First of all, I must apologize to BusList for using the attachment originally without due credit - it was not deliberate! - I've had the photo for a number of years and forgot where it came from and also forgot to use the usual 'educational purposes' disclaimer - I guess age is catching up with me!

I'm bringing back the photo to highlight an ingenious and clever 'wrap around' design (albeit only on the driver's side) used by Chicago Motor Coach/CTA to replace the original factory front bumpers on at least their 5502's.

For some as yet to be determined reason, the lower body panel between the front wheel housing and the bumper on the driver's side on many Old Looks where vulnerable to attack.

A perfect example of such incursion may be seen on Green Line's (NY) 4509 # 319 (page 106 of Martin's 'New York City Transit Buses').

The Chicago 'fix' virtually eliminated such mishaps.

Mr. Linsky - Green Bus Lines, Inc., Jamaica, New York



Those 'ribbed' design bumpers kind of remind me of the 'anti-climbers' at the ends of subway cars. They look like serious protection.

I like the looks of the '5502. Would have been neat if they ever made a suburban version of it......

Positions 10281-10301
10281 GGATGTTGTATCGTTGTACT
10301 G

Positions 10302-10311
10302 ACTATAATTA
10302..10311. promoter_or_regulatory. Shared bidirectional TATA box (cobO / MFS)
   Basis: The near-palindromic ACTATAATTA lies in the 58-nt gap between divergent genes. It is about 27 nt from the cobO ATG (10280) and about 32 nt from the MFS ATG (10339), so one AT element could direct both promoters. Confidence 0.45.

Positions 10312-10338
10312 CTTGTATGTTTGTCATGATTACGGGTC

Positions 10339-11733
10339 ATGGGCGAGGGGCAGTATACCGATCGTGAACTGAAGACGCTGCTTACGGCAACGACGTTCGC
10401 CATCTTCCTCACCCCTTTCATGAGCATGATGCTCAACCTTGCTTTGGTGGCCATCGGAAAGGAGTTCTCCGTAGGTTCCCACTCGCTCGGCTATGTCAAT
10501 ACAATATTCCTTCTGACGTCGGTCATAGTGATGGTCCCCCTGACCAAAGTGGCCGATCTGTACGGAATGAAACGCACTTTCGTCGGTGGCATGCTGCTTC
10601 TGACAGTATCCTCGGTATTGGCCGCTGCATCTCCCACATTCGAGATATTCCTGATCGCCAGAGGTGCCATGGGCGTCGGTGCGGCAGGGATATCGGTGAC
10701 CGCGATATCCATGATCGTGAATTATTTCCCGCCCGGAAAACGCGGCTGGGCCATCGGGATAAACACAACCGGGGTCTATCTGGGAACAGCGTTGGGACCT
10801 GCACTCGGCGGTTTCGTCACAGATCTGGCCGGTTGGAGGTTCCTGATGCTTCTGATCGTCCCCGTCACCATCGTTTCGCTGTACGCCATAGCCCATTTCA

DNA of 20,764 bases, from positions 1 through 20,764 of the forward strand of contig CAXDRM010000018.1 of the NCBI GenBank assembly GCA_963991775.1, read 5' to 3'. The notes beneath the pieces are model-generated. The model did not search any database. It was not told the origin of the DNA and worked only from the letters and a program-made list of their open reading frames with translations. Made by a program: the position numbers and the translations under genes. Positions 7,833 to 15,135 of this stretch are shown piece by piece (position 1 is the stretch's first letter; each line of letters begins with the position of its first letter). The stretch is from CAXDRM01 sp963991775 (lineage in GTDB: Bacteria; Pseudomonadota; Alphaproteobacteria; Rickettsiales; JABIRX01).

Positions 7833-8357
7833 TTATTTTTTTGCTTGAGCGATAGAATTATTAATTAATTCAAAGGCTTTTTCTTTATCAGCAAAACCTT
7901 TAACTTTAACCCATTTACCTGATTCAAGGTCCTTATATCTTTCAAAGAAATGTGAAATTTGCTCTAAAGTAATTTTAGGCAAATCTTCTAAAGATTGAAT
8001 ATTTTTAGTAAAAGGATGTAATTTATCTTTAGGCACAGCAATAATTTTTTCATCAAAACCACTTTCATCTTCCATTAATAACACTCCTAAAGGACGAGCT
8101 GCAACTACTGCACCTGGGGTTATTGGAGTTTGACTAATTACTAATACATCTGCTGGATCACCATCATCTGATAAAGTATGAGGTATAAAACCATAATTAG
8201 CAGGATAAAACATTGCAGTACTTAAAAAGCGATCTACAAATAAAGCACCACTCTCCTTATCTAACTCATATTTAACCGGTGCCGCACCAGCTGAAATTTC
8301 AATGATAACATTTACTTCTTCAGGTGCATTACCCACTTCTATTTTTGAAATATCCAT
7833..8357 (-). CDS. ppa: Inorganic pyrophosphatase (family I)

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MaBSTOA 15



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PostPosted: Fri Jul 12, 2013 11:23 am    Post subject: Reply with quote

The Seattle TDH-5105s did not have emergency doors.
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Mr. Linsky
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PostPosted: Fri Jul 12, 2013 1:59 pm    Post subject: Reply with quote

MaBSTOA 15 wrote:
The Seattle TDH-5105s did not have emergency doors.



MaBSTOA 15,


There were numerous fleets that ordered GM Old Look transits without emergency doors and the windows in place of those doors were openable as seen on United Motor Coach #150 below.

Apparently, it may have been required in some states and not in others - all transit buses sold to New York operators were required to have them.

Photo borrowed for educational purposes only.

Regards,

Mr. 'L'